Is it normal that I lost 6 lbs in 28 days then gained 2 lbs back in the following 20 days?
You're talking here about relatively small amounts of weight and relatively short amounts of time. This makes it difficult to distinguish overall reduction in fat, which is your goal, from ordinary fluctuations in weight caused by differing hydration levels and the weight of uneliminated food that's going through your system. For example, I'm someone whose weight has been stable for many years, but my morning scale weight can still vary as much as 4 pounds around its average figure.
All this means that you don't need to obsess over small variations in weight. Track your average weight over time and expect to see minor fluctuations along the way. Also since it's really fat, rather than weight per se, that you're aiming to lose, consider keeping a separate track of your waist and hip measurements. They're actually a better indication of progress towards a healthier body composition. Hip to waist ratio in particular is usually a superior measure to BMI for most people, as it better reflects reduction in visceral fat (i.e. the fat that's deep in the body, not just under the skin). An excess of this kind of fat is particularly hazardous to health, but fortunately it tends to be the first to go in a fat loss programme.
Finally, despite what you'll read about fairly rare metabolic exceptions, weight loss is essentially about calorie balance. Sure, one calorie may not be exactly like another but, in weight management terms, the bottom line is that they're really not that significantly different. After all, common sense should tell us that people have gained and lost weight around the world and throughout history on a huge range of different diets. Furthermore, in the developed world, the rise in average weight has been accompanied step by step by the easy availability of high calorie foods. So it doesn't take a genius or an "expert" to see the connection.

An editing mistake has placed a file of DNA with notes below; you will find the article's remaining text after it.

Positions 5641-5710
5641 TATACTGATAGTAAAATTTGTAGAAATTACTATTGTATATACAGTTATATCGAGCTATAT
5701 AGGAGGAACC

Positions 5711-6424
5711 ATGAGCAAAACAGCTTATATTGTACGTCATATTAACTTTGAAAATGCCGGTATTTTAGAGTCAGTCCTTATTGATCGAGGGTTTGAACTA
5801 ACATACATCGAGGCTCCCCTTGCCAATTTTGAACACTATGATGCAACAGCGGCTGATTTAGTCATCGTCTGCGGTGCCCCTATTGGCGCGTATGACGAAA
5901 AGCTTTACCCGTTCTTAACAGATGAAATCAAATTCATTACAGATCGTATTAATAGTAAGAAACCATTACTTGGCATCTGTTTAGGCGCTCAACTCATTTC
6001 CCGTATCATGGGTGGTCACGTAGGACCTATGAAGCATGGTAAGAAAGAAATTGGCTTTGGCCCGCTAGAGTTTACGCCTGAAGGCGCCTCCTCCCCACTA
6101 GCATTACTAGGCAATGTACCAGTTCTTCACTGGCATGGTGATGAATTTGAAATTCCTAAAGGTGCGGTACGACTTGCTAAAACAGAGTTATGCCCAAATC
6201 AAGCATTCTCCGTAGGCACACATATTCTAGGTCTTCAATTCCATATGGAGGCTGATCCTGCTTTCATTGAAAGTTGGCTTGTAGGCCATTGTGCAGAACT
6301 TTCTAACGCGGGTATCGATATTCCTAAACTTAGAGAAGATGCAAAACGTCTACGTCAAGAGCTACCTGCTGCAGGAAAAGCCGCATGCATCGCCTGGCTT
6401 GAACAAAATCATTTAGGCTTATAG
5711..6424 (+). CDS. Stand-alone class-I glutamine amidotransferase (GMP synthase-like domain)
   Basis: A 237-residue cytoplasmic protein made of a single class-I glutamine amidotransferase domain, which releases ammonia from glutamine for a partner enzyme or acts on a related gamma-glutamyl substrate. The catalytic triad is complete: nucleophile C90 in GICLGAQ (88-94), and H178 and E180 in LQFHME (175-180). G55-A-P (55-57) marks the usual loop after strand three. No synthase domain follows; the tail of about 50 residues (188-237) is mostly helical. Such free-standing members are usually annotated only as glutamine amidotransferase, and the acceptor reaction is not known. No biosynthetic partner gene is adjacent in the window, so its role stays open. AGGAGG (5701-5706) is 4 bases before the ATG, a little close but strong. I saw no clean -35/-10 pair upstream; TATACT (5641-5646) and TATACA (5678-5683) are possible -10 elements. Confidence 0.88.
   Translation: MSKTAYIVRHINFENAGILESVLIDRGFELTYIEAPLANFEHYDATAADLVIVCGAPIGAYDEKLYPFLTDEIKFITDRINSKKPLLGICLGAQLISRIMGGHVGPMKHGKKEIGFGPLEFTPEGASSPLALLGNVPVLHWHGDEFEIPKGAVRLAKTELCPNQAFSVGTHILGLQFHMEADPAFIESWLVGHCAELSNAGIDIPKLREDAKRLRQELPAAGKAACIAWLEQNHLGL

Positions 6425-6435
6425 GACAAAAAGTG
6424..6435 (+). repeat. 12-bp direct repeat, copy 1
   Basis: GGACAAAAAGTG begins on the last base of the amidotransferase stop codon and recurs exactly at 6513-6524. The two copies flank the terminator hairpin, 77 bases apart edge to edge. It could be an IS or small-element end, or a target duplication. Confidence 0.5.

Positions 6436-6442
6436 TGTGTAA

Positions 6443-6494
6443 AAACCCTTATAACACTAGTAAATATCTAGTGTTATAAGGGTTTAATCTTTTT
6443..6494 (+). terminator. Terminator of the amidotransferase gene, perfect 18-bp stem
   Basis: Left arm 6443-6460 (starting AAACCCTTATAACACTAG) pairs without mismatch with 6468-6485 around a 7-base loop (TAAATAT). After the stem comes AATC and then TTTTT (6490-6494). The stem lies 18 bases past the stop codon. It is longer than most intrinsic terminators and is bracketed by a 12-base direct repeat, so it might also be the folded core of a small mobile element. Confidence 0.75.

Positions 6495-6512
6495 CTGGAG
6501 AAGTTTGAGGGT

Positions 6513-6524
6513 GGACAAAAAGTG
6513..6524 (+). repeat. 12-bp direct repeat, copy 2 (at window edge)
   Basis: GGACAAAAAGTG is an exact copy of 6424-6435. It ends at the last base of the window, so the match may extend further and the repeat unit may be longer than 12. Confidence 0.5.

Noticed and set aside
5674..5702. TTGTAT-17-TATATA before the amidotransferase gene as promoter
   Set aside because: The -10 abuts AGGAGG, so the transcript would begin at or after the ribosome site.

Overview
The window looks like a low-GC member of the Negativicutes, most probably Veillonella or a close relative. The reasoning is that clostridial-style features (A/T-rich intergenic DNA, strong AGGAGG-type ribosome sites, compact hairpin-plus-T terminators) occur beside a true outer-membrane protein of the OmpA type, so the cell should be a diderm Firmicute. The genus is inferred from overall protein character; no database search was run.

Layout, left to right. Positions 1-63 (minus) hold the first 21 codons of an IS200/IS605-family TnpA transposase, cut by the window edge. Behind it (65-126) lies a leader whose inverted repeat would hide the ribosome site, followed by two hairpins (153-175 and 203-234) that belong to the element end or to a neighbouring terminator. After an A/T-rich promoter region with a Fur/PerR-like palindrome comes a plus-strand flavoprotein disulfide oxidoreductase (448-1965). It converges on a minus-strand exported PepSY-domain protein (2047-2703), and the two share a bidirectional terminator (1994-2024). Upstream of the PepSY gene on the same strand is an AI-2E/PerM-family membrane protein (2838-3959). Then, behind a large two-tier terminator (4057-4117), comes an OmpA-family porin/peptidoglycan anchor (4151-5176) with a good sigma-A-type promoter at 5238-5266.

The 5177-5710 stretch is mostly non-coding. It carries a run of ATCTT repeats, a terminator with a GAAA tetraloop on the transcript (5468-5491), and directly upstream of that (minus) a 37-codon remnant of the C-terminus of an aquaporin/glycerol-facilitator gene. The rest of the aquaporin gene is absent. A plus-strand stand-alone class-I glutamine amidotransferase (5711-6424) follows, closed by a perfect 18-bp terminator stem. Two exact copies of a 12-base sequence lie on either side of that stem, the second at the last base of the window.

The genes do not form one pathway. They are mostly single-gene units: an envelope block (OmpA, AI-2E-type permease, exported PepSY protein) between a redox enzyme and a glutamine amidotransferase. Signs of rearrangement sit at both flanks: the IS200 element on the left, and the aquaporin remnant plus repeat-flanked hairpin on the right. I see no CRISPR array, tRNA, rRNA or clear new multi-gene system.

Consequently, some of the variability you've seen may just be due to differences between what you've eaten over those periods and how physically active you've been. You don't need to track calories obsessively, but you do need to maintain a modest deficit over time. It's just a reversal of the process by which you gained weight in the first place. Some people, myself included, use methods like intermittent fasting to help manage weight long-term. It's not the only approach, but it's effective. Google if you're interested.